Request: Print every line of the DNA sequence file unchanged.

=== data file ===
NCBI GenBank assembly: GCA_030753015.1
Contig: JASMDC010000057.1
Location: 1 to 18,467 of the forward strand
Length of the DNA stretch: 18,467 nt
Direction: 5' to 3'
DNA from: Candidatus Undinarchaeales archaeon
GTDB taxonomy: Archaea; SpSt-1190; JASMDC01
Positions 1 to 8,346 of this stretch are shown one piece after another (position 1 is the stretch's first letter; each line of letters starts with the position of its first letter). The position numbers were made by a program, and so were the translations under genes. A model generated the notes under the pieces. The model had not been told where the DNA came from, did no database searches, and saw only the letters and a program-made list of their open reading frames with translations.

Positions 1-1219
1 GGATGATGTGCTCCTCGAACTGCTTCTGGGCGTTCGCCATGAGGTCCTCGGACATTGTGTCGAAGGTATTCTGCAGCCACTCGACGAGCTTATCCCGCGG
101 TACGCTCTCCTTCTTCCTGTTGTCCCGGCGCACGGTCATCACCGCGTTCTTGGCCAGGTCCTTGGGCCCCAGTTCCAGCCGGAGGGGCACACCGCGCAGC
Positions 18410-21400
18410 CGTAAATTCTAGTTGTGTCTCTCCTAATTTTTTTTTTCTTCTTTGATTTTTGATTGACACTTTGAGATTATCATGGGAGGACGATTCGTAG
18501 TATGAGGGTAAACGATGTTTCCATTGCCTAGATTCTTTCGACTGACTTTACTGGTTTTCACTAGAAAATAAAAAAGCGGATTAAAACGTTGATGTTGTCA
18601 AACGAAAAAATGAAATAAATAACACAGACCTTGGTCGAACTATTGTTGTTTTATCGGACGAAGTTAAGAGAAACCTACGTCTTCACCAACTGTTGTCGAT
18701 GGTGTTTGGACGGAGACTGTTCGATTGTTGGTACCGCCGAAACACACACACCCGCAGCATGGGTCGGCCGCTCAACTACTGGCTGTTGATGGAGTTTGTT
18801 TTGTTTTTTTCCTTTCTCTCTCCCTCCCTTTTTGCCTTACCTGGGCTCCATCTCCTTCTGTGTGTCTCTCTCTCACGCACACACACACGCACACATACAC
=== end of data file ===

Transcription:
NCBI GenBank assembly: GCA_030753015.1
Contig: JASMDC010000057.1
Location: 1 to 18,467 of the forward strand
Length of the DNA stretch: 18,467 nt
Direction: 5' to 3'
DNA from: Candidatus Undinarchaeales archaeon
GTDB taxonomy: Archaea; SpSt-1190; JASMDC01
Positions 1 to 8,346 of this stretch are shown one piece after another (position 1 is the stretch's first letter; each line of letters starts with the position of its first letter). The position numbers were made by a program, and so were the translations under genes. A model generated the notes under the pieces. The model had not been told where the DNA came from, did no database searches, and saw only the letters and a program-made list of their open reading frames with translations.

Positions 1-1219
1 GGATGATGTGCTCCTCGAACTGCTTCTGGGCGTTCGCCATGAGGTCCTCGGACATTGTGTCGAAGGTATTCTGCAGCCACTCGACGAGCTTATCCCGCGG
101 TACGCTCTCCTTCTTCCTGTTGTCCCGGCGCACGGTCATCACCGCGTTCTTGGCCAGGTCCTTGGGCCCCAGTTCCAGCCGGAGGGGCACACCGCGCAGC
Positions 18410-21400
18410 CGTAAATTCTAGTTGTGTCTCTCCTAATTTTTTTTTTCTTCTTTGATTTTTGATTGACACTTTGAGATTATCATGGGAGGACGATTCGTAG
18501 TATGAGGGTAAACGATGTTTCCATTGCCTAGATTCTTTCGACTGACTTTACTGGTTTTCACTAGAAAATAAAAAAGCGGATTAAAACGTTGATGTTGTCA
18601 AACGAAAAAATGAAATAAATAACACAGACCTTGGTCGAACTATTGTTGTTTTATCGGACGAAGTTAAGAGAAACCTACGTCTTCACCAACTGTTGTCGAT
18701 GGTGTTTGGACGGAGACTGTTCGATTGTTGGTACCGCCGAAACACACACACCCGCAGCATGGGTCGGCCGCTCAACTACTGGCTGTTGATGGAGTTTGTT
18801 TTGTTTTTTTCCTTTCTCTCTCCCTCCCTTTTTGCCTTACCTGGGCTCCATCTCCTTCTGTGTGTCTCTCTCTCACGCACACACACACGCACACATACAC